You may or may not have seen the study by Kimberley-Clark professional that looked into locating the dirtiest spots in an office. We thought it would be a good reminder for those who have, and enlightening to those that have yet to learn where these hot-spots of grime are.
Exposure to germs within the office isn’t always dangerous, however poorly sanitised rooms can lead to cross infection of viruses. We all know it’s in a company’s best interest to keep their employees both happy, and healthy.
If you were asked the question, “where are the dirtiest places in the office?”
You wouldn’t be stupid if your immediate answer was the bathroom. Or more specifically the bathroom door handles, perhaps?
However, this isn’t as accurate as you might think – which is slightly unnerving. According to the research published, there are a number of places far worse than the bathrooms and used far more regularly.
The research was carried out using swabs and samples taken from almost 5,000 surfaces in office buildings where around 3,000 employees worked. These offices were commercial, law, media and recruitment.
All swabs were tested for their concentration of ATP; an energy molecule that enables all living things to survive. Food residue, also known as organic matter, often has high concentrations of ATP molecules. This provides the perfect environment for bacteria and germs to breed and potentially lead to office viral outbreaks. The ATP concentration acts as a solid predictor for the level of bacteria or germs growing within the same area. Even if viral outbreaks don’t occur from these dirty spots, it’s still not a healthy environment for employee motivation and productivity.
Rankings for the level of dirt are as follows:
- 100+ ATP molecules signify a wipe down is definitely required.
- 300+ ATP molecules on a surface, it is classified as dirty and requires a more focused cleaning approach.
The study found these areas below received readings of 300 or more making them officially dirty:
- 75% of break room sink-facet handles
- 48% of microwave door handles
- 27% of keyboards
- 26% of refrigerator door handles
- 23% of water fountain buttons
- 21% of vending machine buttons
There were still a number of places that earned the reading of could-be-cleaner
- 91% of break room sink-faucet handles
- 80% microwave door handles
- 69% keyboards
- 69% refrigerator door handles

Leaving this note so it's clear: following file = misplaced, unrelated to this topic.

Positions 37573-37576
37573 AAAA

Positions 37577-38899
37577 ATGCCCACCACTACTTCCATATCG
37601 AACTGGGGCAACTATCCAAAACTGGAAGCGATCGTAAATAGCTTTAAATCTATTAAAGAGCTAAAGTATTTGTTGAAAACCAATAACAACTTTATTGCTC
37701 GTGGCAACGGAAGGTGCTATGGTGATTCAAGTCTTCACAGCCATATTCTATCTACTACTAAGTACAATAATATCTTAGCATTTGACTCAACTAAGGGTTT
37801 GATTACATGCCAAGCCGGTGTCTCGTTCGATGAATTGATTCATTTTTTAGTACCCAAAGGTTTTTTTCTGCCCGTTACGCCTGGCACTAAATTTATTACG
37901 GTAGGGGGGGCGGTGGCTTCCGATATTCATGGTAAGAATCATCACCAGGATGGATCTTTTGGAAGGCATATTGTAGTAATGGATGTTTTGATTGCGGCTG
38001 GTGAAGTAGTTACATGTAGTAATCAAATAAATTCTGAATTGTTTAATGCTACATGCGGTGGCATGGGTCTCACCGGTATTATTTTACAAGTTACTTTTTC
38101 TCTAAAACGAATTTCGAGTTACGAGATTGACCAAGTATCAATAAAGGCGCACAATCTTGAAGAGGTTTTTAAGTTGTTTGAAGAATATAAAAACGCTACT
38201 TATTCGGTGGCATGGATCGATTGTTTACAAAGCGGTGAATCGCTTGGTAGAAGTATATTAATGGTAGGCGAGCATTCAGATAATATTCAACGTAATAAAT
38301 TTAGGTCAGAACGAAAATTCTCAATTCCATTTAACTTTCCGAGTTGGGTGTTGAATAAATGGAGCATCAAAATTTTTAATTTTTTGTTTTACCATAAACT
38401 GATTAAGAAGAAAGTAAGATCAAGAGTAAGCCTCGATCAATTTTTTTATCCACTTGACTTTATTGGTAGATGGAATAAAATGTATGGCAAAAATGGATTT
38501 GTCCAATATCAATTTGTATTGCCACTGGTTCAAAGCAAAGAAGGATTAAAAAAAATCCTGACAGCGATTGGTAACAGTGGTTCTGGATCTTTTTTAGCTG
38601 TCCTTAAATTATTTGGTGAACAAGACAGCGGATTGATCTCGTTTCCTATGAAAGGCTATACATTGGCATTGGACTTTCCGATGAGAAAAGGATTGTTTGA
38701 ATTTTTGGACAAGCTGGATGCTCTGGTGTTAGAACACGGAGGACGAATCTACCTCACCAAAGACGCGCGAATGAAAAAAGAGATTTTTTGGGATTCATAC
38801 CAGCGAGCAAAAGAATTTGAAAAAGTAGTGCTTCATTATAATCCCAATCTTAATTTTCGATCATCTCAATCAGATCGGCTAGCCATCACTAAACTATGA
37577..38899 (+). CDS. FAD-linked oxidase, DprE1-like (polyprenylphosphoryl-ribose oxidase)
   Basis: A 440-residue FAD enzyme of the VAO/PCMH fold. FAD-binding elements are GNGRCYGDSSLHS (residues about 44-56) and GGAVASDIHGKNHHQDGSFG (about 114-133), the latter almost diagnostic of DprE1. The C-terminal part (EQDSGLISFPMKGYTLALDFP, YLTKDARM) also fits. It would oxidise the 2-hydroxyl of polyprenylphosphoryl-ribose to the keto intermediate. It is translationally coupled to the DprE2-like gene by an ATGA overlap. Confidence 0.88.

- 53% of water fountain buttons
- 51% computer mice
- 51% desk phones
- 48% coffee pots and dispensers
- 43% of vending machine buttons
So the places we thought there would be no need to worry about, or didn’t even come into consideration, actually require a lot more attention. Cross contamination of bacterial and viral pathogens poses a real risk when harboring around areas like water stations and microwave handles. These stations are areas of high usage by all members of the office.
If you notice your current cleaning provider is merely wiping surfaces, or spot cleaning, perhaps reconsideration is needed? Office Cleaning isn’t just about ensuring the office looks and smells nice. It’s about effectively employing solutions that focus on all areas and surfaces within an environment. Cleaning hours allocated should be used effectively to sanitise areas that aren’t typically thought of – as we’ve seen with this study.
Area Managers that oversee, motivate and train cleaners so they are always meeting their targets is key! Looking beyond the polished glass and smell of citrus, your cleaning team needs to be going the extra mile daily, and not missing out these not-so-hard to reach areas.
Prior to signing a cleaning contract with a commercial cleaning provider be sure to have these requirements considered in the cleaning schedule! Have them documented so you know exactly when they will be tended to i.e. daily, weekly or monthly. Get to know what you’re paying for, that way you can ensure a hygienic environment is created, and water station germs will be a thing of the past!